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Development deficit plagues naxal areas

delhi Updated: Aug 16, 2011 00:12 IST
Chetan Chauhan
Chetan Chauhan
Hindustan Times
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Monija Khatun has not got her salary as ad-hoc teacher for 17 months, youth in Soliya village in Jharkhand have got no work under Mahatma Gandhi National Rural Employment Guarantee Scheme (MGNREGA) for the last five months and half of the newly constructed wells have collapsed in another village.

These are just a few stories from a Naxal affected district of Jharkhand, where people feel alienated from the development process, even though the Central government has provided funds to bridge the "development deficit" in the Naxal affected districts.

A Rs 3,300 crore Integrated Action Plan (IAP) for 60 Naxal affected district to conduct works not covered under other Central government schemes was approved in 2010. This week, Minister of state for Planning Ashwini Kumar, who is from Congress, conducted first field visit of NDA ruled Jharkhand - having 14 Naxal affected districts ---- where the money is being spent.

"I leave my work at home to teach children in school. I get Rs 1,500 per month. They haven't paid me salary for 17 months and nobody is listening," Khatun complained to Kumar in a village in Naxal affected Ramgarh district, even as the state government officials could be seen threatening other dissenting voices.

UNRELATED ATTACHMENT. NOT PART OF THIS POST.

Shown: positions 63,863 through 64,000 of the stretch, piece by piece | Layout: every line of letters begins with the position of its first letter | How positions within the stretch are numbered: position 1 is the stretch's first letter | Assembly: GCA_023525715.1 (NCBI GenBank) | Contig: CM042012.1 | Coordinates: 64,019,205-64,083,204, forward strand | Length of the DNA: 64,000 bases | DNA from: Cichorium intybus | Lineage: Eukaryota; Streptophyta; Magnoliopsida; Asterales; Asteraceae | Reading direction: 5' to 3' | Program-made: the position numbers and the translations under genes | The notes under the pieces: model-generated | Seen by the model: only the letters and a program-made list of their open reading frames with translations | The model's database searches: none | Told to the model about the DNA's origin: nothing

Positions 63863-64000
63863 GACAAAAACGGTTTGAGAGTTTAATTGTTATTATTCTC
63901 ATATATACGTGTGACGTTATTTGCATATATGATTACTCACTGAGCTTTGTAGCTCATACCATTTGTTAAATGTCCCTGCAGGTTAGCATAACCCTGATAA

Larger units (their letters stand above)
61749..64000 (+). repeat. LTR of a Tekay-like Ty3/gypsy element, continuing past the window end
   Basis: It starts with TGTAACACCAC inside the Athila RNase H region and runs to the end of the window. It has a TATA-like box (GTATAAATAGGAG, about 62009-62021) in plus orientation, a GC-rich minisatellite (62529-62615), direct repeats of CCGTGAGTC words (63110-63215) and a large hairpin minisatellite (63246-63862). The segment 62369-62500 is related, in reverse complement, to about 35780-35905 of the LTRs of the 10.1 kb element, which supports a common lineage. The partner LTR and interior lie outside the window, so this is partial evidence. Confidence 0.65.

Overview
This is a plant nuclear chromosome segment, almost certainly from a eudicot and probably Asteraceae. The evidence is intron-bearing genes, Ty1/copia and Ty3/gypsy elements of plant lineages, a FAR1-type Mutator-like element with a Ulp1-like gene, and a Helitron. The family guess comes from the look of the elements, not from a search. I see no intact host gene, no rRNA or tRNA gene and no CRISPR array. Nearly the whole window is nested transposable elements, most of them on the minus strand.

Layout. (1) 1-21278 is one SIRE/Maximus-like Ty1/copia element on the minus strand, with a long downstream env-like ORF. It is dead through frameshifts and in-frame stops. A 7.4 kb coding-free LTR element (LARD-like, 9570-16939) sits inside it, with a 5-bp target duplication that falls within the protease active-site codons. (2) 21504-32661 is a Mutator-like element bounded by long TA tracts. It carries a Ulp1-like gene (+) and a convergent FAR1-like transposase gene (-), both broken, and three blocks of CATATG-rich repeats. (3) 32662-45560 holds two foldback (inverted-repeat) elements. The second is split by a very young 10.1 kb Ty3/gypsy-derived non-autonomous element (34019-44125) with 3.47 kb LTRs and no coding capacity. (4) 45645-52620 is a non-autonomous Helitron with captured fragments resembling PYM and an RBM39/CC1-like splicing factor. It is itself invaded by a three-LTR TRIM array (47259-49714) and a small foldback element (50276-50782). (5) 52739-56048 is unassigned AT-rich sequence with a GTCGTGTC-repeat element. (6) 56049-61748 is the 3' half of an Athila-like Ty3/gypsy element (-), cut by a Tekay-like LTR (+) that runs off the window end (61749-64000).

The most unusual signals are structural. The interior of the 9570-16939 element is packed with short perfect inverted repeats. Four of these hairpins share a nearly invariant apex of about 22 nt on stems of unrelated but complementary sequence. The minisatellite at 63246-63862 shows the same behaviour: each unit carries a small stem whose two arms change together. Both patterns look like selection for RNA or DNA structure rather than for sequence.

World's biggest social security scheme MGNREGA emerged as a core area of disenchantment for local tribals with job-cards issued to only 40 % of the villagers in the state, where fund utilization under the scheme is just 20 %.

The reason could be found from the one's who had the job cards. "We have not been provided work in the last four to five months," said a villager of Soliya, as officials asked him to leave. The area block development officer quickly explained that nobody asked for work. Kumar retorted: "You have to create work for the cardholders once they are enrolled".

Ten kms away, Kumar was amazed to find that villagers showcased before him had been issued job-cards only a few days ago. "It is an example of ineffective implementation of the schemes," he said, while promising to visit more Naxal-affected districts.

Jitender, who goes by his first name, had another aspect to share. He spent money from his own pocket to complete construction of the well started under MGNREGA, a government scheme to create durable assets on land of poor people to improve agriculture production.

Construction of wells is a huge development activity in the poverty struck areas that receive 90 % of its rainfall during monsoon. Several wells constructed this year have collapsed as they could not be completed before rains. "To save my well, I completed myself," Jitender said. State government officials admitted that many wells have not been completed and blamed early arrival of monsoon for it.

Only 12 children out of over 100 children in Ladha village of Ranchi district were attending an anganwadi centre, set up by the Central government to provide free nutrition to children below six years of age. Situation was similar in Soliya and Khurbi villages of Ramgarh district.

"There is bureaucratic deficiency in implementation of the Central government schemes…we have to work together with the state government to improve efficiency and that will be an issue in the 12th plan," Kumar said, while winding up his visit.